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Quantitatively-Optimal Communication Protocols for Decentralized Supervisory Control of Discrete-Event Systems


Quantitatively-Optimal Communication Protocols for Decentralized Supervisory Control of Discrete-Event Systems

Sadid, Md Waselul Haque (2014) Quantitatively-Optimal Communication Protocols for Decentralized Supervisory Control of Discrete-Event Systems. PhD thesis, Concordia University.

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In this thesis, decentralized supervisory control problems which cannot be solved without some communication among the controllers are studied. Recent work has focused on finding minimal communication sets (events or state information) required to satisfy the specifications. A quantitative analysis for the decentralized supervisory control and communication problem is pursued through which an optimal communication strategy is obtained. Finding an optimal strategy for a controller in the decentralized control setting is challenging because the best strategy depends on the choices of other controllers, all of whom are also trying to optimize their own strategies. A locally-optimal strategy is one that minimizes the cost of the communication protocol for each controller. Two important solution concepts in game theory, namely Nash equilibrium and Pareto optimality, are used to analyze optimal interactions in multi-agent systems. These concepts are adapted for the decentralized supervisory control and communication problem.

A communication protocol may help to realize the exact control solution in decentralized supervisory control problem; however, the cost may be high. In certain circumstances, it can be advantageous, from a cost perspective, to reduce communication, but incur a penalty for synthesizing an approximate control solution. An exploration of the trade-off between the cost and accuracy of a decentralized discrete-event control solution with synchronously communicating controllers in a multi-objective optimization problem is presented. A widely-used evolutionary algorithm (NSGA-II) is adapted to examine the set of Pareto-optimal solutions that arise for this family of decentralized discrete-event systems (DES).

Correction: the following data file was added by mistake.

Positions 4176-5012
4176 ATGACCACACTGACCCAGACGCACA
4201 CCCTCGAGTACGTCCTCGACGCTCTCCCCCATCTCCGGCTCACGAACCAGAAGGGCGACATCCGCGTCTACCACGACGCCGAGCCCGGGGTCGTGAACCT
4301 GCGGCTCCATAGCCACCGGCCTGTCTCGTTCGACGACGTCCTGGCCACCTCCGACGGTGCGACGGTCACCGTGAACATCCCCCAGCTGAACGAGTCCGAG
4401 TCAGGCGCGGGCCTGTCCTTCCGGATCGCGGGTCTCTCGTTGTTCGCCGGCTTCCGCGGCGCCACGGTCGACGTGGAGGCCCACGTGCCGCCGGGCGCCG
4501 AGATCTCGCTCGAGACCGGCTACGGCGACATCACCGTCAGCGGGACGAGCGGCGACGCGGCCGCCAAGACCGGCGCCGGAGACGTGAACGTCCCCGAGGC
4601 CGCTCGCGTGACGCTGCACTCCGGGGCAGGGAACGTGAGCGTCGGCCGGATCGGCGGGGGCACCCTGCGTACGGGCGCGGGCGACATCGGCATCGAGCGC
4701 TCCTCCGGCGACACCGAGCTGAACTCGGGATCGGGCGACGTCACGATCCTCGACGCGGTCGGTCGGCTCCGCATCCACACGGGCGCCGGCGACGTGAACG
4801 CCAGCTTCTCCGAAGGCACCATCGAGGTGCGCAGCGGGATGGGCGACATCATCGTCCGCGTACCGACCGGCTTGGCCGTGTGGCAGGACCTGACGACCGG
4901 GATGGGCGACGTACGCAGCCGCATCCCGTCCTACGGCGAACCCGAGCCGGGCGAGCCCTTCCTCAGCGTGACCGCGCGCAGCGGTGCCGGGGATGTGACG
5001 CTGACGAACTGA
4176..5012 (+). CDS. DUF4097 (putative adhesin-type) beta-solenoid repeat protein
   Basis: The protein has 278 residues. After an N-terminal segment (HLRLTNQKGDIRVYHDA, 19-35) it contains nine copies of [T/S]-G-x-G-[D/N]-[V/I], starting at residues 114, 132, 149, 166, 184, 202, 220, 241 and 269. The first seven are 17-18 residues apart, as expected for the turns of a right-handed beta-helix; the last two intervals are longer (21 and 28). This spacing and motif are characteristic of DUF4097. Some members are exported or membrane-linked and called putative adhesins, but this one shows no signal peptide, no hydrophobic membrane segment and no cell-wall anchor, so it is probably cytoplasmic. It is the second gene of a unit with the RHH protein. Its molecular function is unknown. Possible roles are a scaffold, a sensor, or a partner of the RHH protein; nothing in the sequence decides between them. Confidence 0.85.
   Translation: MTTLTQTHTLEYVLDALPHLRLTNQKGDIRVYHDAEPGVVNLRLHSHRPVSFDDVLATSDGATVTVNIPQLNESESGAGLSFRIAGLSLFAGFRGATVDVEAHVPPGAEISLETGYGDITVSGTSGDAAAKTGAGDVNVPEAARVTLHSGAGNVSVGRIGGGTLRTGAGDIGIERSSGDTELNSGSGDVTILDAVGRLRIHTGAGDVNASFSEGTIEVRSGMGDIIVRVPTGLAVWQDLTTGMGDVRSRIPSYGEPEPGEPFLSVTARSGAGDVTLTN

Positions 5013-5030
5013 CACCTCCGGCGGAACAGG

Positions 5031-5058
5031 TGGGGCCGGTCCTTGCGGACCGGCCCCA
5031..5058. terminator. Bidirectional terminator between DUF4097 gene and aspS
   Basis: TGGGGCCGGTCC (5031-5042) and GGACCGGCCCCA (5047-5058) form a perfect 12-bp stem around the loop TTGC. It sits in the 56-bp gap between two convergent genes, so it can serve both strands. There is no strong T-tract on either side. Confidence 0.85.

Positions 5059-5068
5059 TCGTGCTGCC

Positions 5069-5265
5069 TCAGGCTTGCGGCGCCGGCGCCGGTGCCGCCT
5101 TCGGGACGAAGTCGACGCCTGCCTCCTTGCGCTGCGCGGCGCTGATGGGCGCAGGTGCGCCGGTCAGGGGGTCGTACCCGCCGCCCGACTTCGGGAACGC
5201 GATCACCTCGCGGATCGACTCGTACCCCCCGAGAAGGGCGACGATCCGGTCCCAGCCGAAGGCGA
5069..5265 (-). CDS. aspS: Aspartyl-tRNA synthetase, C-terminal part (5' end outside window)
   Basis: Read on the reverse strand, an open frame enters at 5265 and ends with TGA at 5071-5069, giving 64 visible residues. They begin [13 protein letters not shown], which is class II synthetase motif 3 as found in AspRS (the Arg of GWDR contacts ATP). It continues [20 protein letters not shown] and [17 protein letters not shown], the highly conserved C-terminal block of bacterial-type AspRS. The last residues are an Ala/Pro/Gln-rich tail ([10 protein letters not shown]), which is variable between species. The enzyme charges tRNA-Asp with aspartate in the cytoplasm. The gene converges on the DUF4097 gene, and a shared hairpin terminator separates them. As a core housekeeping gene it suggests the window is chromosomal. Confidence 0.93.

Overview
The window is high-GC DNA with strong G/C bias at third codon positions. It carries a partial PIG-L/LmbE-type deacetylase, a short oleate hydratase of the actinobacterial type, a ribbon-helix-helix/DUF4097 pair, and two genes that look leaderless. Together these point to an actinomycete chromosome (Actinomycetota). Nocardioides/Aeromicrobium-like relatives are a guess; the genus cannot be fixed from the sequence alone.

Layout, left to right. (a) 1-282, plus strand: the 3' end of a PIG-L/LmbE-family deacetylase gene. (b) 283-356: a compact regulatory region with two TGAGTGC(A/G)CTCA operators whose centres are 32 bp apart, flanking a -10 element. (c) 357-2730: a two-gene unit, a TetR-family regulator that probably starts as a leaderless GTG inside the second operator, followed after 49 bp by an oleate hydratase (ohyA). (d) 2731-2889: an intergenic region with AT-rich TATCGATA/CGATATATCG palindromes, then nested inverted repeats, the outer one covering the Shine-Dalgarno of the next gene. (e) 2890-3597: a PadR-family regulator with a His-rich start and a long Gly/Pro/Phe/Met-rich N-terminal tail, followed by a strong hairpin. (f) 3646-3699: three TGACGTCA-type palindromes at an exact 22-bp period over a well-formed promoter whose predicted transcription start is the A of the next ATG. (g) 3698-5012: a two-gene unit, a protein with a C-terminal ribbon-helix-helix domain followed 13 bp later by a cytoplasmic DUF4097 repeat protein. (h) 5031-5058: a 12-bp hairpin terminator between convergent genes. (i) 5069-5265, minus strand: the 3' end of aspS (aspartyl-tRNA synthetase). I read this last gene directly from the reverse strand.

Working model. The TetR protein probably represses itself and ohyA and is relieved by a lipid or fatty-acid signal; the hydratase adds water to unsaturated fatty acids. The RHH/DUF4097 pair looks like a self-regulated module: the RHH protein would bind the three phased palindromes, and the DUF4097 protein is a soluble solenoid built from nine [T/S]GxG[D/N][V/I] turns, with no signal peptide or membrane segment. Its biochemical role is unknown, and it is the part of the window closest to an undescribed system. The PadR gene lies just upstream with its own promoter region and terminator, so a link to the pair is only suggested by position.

The decentralized control problem is synthesized first by considering synchronous communication among the controllers. In practice, there are non-negligible delays in communication channels which lead to undesirable effects on controller decisions. Recent work on modeling communication delay between controllers only considers the case when all observations are communicated. When this condition is relaxed, it may still be possible to formulate communicating decentralized controllers that can solve the control problem with reduced communications. Instead of synthesizing reduced communication protocols under bounded delay, a procedure is developed for testing protocols designed for synchronous communications (where not all observations are communicated) for their robustness under conditions when only an upper bound for channel delay is known.

Finally a decentralized discrete-event control problem is defined in timed DES (TDES) with known upper-bound for communication delay. It is shown that the TDES control problem with bounded delay communication can be converted to an equivalent problem with no delay in communication. The latter problem can be solved using the algorithms proposed for untimed DES with synchronous communication.

Divisions:Concordia University > Gina Cody School of Engineering and Computer Science > Electrical and Computer Engineering
Item Type:Thesis (PhD)
Authors:Sadid, Md Waselul Haque
Institution:Concordia University
Degree Name:Ph. D.
Program:Electrical and Computer Engineering
Date:April 2014
Thesis Supervisor(s):Ricker, Laurie and Hashtrudi Zad, Shahin
ID Code:978183
Deposited On:16 Jun 2014 13:45
Last Modified:18 Jan 2018 17:46
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